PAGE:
The proposed study will take an indepth approach by examining two sets of passages to show that the similarities between the behaviors, descriptions, and lineages of the heroes and monsters are so precise that they exclude many other possible influences of Beowulf.
Emma evidently knew Virgil’s epic, to which the text she commissioned makes explicit reference, and commissioned a Latin work modelled on it as a political tool to influence the actions of men.
If Simonides was the inventor of the art of memory, and ‘Tulliua’ its teacher, Thomas Aquinas became something like its patron saint.
The similarity between Dante’s The Inferno and Book VI of Virgil’s The Aeneid is, in many cases, clear. Both stories are written as Epic journeys. The Aeneid follows the journey of Aeneas from a sacked Troy to Italy, where he begins a new life and starts to build a new city for the homeless Trojans.
The project of the Irish translator of the Aeneid was strikingly different from that of a modern translator, of Virgil or of any other author: Whereas the modern translator will strive to convey in a different language both the substance and the form of his source (although there are always problems with metrical texts), the medieval translator, particularly of secular narratives, was primarily interested in ‘acceptability (to the recipients) rather than adequacy (to the original)’ .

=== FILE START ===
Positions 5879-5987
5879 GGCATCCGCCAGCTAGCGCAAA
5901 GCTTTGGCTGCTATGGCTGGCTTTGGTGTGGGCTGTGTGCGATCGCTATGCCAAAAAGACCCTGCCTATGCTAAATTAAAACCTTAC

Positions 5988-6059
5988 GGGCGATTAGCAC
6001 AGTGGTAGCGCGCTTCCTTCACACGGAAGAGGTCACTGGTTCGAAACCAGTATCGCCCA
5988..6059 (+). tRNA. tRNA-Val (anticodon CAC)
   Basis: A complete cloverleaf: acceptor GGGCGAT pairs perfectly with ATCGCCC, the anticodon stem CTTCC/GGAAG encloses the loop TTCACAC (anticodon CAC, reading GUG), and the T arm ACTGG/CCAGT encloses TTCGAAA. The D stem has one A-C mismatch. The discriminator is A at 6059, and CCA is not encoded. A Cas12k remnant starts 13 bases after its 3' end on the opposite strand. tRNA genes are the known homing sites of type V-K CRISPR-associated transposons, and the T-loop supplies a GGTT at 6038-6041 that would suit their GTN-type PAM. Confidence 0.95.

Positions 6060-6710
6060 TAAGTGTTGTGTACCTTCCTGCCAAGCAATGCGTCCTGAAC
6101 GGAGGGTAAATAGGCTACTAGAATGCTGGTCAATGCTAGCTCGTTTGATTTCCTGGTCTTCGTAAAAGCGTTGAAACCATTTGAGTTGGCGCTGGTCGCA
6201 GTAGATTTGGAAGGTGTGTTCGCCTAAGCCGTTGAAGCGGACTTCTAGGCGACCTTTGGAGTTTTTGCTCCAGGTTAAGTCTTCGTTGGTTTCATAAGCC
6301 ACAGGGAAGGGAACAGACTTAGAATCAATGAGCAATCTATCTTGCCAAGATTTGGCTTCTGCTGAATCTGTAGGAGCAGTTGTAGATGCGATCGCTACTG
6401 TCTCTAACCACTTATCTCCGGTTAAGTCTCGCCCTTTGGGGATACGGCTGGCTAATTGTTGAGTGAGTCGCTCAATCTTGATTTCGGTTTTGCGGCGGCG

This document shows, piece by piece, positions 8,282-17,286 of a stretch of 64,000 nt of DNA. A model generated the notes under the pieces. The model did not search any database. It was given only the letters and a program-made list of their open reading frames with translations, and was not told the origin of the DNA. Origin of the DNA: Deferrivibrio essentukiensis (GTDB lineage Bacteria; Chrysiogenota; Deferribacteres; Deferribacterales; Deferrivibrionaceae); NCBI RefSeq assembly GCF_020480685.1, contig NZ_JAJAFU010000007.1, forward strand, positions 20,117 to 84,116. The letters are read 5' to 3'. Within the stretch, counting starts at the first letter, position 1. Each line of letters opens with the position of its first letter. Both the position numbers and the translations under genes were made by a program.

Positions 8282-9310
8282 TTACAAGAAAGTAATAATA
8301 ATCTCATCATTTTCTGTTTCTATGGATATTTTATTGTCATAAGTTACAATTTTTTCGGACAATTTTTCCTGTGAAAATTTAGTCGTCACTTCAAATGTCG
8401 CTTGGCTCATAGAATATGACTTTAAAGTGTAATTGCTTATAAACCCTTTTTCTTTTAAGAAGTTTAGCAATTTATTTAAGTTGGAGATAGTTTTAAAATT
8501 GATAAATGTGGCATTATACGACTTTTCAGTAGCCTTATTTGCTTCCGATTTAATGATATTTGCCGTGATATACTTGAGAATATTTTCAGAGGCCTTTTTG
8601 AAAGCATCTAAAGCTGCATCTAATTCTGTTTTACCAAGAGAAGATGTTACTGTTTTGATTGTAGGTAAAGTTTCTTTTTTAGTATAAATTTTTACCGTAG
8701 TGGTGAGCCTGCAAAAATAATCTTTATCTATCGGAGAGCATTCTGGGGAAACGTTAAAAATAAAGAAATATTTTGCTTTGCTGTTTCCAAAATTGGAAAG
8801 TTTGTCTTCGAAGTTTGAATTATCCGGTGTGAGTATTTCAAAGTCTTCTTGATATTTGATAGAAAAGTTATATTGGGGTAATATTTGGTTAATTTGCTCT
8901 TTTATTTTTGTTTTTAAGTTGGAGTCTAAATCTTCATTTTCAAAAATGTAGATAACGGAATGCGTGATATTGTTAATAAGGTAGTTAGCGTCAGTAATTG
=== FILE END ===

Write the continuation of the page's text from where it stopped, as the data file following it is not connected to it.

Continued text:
This monograph examines the medieval French translation/adaptation of Virgil’s Aeneid. The work employs Relevance Theory, second language pedagogy and hermeneutics in its analysis.
This article takes the narrative tropes of Europe’s archetypal national foundation myth, the founding of Rome, retold in the epic Latin poem, Virgil’s Aeneid, and traces their reemergence in the foundation stories of three major modern organizations.